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Wildcats Version 3.0

i've been reading comics for about seven or eight years now, give or take. shortly after i began reading (or perhaps at the same time) i found a comic called WildC.A.T.S which has now, thankfully, become Wildcats. i can't honestly say that those first issues of jim lee art and poor writing were good, but they were what my new comic mind enjoyed, and the comic has had a slow evolution to match my reading tastes.

at the moment it's written by joe casey, with art by dustin nguyen and richard friend. i suppose the full title of it is Wildcats Version 3.0, which is actually not so bad. gone are the superheroics, the characters turned into more realistic versions of their earlier incarnations, with the android character having now inherited a massive multi billion dollar company that he plans to make the world a better place with. it's a slightly unsettling version of globalisation being presented there, and it's not being shown as something that will end with a happy world. at least that's how it's reading to me, five issues in.

this is a neat little comic, for people who read them. it's got its action, mostly well done (there was a glitch in one issue where a woman who had been shot in the head actually popped back up in the next issue), and the characterisation is deft, if at times a two dimensional. for example: cole cash is the gunman, the muscle who deals with things by shooting them; jack marlowe is the android who, with a slightly less that human way of examining things, wants to make the world a better place, but is cold and unreceptive to it; and mister wax is the shadowy mind controller working both sides of the fence, or so it occasionally seems. the dialogue is nothing overly special, but it's not bad either, and each character has his or her own voice. the art, likewise, is good with a few reservations: the story is conveyed well, and is easy to read, while at times the background is a bit sparse--it suits nguyen's style and the atmosphere of the comic, but occasionally it feels like a short cut for time. occasionally it looks a bit cartoonish, which doesn't help the atmosphere, but it could be taste.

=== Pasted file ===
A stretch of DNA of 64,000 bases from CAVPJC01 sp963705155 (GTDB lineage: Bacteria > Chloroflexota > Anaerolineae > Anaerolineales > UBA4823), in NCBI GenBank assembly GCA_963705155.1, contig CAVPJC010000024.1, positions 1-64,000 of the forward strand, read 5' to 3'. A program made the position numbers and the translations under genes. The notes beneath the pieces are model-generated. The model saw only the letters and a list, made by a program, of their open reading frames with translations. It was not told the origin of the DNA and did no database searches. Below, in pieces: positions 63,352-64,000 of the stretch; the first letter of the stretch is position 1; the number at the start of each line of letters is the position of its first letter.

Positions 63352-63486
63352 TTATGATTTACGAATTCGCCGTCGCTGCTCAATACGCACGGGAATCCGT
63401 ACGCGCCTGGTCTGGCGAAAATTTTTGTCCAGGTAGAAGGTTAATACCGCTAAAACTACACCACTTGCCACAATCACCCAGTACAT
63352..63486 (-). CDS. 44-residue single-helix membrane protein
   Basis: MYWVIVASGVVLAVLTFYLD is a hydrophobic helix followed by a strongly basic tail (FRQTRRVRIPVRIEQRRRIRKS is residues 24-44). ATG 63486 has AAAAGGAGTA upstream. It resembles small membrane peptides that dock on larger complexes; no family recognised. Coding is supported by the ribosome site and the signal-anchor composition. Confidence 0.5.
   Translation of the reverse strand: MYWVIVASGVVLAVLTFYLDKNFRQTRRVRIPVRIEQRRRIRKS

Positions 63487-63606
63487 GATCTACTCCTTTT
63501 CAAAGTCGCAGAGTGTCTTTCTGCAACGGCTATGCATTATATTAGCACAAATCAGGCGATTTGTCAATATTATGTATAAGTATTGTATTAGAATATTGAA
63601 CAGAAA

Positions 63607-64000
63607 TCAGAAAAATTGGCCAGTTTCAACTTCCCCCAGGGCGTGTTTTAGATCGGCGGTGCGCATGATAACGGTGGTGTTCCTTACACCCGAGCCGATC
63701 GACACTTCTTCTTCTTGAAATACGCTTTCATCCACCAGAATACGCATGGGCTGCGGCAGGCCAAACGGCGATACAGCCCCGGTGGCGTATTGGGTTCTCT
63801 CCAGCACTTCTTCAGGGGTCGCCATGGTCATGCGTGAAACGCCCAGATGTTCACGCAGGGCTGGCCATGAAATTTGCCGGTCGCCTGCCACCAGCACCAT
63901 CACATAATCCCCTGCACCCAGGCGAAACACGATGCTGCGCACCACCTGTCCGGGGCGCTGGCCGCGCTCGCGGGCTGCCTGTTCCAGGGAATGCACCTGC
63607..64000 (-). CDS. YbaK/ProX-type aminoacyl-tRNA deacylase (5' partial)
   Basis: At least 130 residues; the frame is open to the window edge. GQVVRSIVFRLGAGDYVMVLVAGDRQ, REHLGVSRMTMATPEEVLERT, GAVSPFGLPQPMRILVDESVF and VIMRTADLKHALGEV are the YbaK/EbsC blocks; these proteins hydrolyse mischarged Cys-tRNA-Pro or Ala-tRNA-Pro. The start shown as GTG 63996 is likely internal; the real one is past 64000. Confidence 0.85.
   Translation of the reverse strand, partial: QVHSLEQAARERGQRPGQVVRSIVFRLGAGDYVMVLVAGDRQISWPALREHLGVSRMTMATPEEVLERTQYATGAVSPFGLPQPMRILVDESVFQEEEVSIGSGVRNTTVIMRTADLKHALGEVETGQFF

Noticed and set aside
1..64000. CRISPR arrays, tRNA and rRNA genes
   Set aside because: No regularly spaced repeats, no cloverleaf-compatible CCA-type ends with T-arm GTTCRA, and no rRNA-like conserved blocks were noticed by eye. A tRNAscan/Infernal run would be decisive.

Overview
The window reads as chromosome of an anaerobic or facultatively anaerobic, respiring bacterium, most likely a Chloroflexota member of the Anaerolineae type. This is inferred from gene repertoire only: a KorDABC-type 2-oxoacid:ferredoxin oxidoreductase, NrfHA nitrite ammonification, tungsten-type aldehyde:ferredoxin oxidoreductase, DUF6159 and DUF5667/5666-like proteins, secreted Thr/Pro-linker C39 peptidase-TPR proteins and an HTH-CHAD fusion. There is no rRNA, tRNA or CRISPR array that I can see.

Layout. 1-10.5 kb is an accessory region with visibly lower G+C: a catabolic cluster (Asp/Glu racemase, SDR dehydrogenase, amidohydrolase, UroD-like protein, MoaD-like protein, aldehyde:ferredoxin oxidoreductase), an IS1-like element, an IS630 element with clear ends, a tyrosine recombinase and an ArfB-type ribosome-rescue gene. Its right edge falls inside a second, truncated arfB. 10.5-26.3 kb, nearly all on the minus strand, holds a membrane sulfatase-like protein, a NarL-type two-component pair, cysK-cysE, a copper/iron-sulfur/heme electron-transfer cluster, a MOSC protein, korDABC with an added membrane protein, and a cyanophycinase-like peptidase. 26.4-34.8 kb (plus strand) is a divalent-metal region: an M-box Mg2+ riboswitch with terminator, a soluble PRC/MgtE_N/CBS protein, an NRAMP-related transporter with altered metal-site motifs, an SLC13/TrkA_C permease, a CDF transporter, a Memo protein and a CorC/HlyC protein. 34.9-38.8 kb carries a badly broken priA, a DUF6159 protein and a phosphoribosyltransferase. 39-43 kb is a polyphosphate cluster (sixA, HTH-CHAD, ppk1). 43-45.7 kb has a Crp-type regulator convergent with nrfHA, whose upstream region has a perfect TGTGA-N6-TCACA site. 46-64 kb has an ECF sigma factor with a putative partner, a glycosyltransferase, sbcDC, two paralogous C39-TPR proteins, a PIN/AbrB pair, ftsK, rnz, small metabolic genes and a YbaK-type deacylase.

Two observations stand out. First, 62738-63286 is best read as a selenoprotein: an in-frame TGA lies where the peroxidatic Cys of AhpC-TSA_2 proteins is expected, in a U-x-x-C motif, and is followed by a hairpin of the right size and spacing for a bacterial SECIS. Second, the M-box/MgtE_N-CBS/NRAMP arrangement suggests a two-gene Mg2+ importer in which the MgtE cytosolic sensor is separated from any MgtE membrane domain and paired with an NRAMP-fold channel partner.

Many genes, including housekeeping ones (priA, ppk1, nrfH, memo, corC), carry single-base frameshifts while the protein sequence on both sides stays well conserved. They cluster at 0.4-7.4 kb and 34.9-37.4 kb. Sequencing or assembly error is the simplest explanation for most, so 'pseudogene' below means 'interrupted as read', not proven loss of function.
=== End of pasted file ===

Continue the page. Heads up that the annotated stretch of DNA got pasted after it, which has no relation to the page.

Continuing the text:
(it should go with saying that i am more critical of writing than art, due to the fact that this is where i come from.)

there is a strong use of moral ambiguity building in the comic, and its use of a multi billion dollar company to 'make the world better' is, as i said, slightly unsettling. there are, thankfully, no major villains as yet. hopefully casey will resist from doing so. (i would like to say that i have faith in him for that, but the previous series had a turncoat villain, and some of his other comic work has been a villain stupid upon occasion.) but anyhow, at five issues in, wildcats is emerging as something interesting, something worth trying.